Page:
“Four thousand doesn’t nearly hit what is out there, but they are going to be distributed in some of the neediest communities,” Mitnick said. “We wish we could do more, but that is the beginning of it.”

According to Census Bureau data, more than 200,000 children in Los Angeles County live in households with a computer but no internet connection, and more than 100,000 live in households without either.

Making matters worse, local libraries face coronavirus-related budget cuts and may lose their ability to help students, said Marijke Visser, an associate director at the American Library Association.

“The population that depended on the library before all of these stay-at-home orders has grown,” Visser said. “They still are, in many communities, the only place people can go to get free Wi-Fi access.”

September looms large

The decision to reopen school buildings in September has been made more difficult because of uncertainty surrounding a possible second wave of the coronavirus.

In Kentucky, Gov. Andy Beshear released a plan to reopen schools with strict social distancing and sanitation measures. In New Jersey, the South Orange–Maplewood school district plans for a “hybrid” school year likely to involve distance learning.

Congress’ silence has only exacerbated problems with the planning process.

“If the HEROES Act fails to pass, and states and schools don’t get the support they need to reopen safely, then they’ll stay shut and the economy will stall — it’s that simple,” Weingarten said in a statement, referring to the House-passed relief bill. “There are no magic fixes.”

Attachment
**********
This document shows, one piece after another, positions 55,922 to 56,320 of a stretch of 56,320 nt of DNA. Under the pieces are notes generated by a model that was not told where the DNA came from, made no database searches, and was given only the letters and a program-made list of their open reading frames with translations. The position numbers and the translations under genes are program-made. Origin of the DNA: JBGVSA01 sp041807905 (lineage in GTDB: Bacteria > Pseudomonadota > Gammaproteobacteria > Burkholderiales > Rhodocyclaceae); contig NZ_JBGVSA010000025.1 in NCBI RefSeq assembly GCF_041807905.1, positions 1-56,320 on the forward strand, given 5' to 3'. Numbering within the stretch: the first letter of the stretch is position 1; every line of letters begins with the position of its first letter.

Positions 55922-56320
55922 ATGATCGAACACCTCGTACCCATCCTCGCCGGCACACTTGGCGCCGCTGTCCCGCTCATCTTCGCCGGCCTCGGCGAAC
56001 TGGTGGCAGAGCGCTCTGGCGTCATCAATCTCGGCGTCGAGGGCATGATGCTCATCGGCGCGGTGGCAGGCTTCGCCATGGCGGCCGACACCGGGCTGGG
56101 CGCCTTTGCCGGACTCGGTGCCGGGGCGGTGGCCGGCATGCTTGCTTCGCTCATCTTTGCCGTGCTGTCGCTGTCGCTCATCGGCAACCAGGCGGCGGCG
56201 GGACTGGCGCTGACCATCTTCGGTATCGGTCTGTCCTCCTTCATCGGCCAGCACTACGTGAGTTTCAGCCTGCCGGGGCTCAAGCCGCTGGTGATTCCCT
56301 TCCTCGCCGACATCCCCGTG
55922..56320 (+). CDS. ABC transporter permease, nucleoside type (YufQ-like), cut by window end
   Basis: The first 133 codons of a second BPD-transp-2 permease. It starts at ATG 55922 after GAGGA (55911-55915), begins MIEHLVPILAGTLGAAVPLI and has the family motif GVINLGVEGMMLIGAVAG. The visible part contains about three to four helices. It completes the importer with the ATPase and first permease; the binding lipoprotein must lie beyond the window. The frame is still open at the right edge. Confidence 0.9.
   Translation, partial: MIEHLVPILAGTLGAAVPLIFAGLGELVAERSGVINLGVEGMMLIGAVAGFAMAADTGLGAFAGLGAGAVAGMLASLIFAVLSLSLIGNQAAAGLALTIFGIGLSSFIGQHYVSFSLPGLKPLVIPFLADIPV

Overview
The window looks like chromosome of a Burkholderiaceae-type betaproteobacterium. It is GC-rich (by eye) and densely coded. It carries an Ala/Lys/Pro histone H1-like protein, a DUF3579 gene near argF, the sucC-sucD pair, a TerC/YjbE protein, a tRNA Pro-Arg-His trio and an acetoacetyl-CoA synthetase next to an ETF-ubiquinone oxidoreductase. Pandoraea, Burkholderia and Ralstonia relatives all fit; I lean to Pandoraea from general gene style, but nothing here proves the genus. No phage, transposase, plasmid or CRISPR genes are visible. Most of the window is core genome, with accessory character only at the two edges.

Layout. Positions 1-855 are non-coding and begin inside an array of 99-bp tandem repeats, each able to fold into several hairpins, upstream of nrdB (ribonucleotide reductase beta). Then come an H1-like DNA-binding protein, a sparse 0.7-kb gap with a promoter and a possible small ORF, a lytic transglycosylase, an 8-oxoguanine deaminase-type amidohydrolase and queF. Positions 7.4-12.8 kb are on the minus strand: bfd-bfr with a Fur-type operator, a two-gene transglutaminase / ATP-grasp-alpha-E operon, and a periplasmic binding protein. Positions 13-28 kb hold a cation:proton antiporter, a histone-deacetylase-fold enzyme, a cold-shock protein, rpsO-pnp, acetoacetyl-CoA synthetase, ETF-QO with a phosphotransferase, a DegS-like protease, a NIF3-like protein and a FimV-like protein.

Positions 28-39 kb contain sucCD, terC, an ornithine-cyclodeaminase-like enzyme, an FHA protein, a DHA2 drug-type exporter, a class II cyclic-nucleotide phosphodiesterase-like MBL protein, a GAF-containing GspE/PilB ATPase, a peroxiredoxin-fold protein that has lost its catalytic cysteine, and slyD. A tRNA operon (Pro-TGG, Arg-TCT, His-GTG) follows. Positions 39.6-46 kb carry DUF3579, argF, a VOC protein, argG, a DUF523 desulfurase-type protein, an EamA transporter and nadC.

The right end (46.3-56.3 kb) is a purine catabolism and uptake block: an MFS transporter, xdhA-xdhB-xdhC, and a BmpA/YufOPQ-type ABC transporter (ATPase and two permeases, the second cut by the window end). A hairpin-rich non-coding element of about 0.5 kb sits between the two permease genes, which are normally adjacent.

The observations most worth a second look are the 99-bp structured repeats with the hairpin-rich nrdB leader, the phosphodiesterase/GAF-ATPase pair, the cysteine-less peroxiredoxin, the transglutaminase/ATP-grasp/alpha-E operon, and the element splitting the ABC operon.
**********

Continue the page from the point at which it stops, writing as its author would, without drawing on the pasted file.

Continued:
Republicans last week signaled readiness to begin working on a new coronavirus relief bill, with McConnell listing “kids” among the key populations the measure would seek to help. Sen. Roy Blunt, R-Mo., who chairs the Appropriations subcommittee that funds the Department of Education, said his priority is to pass a bill that provides COVID-19 tests for schools.

“The most important thing we do to resume normalcy is to get people back to school,” Blunt told reporters. “You’re not going to do that, particularly in a residential setting, without millions of tests that people can take dozens of times.”

But it remains unclear whether Democrats, who want McConnell to take up the House-passed bill, will support a GOP effort. And with the August recess approaching, time is running out.

“Passing a bill in July is critically important for families to be able to get their broadband connections in September,” said Windhausen.

Jennifer Shutt contributed to this report.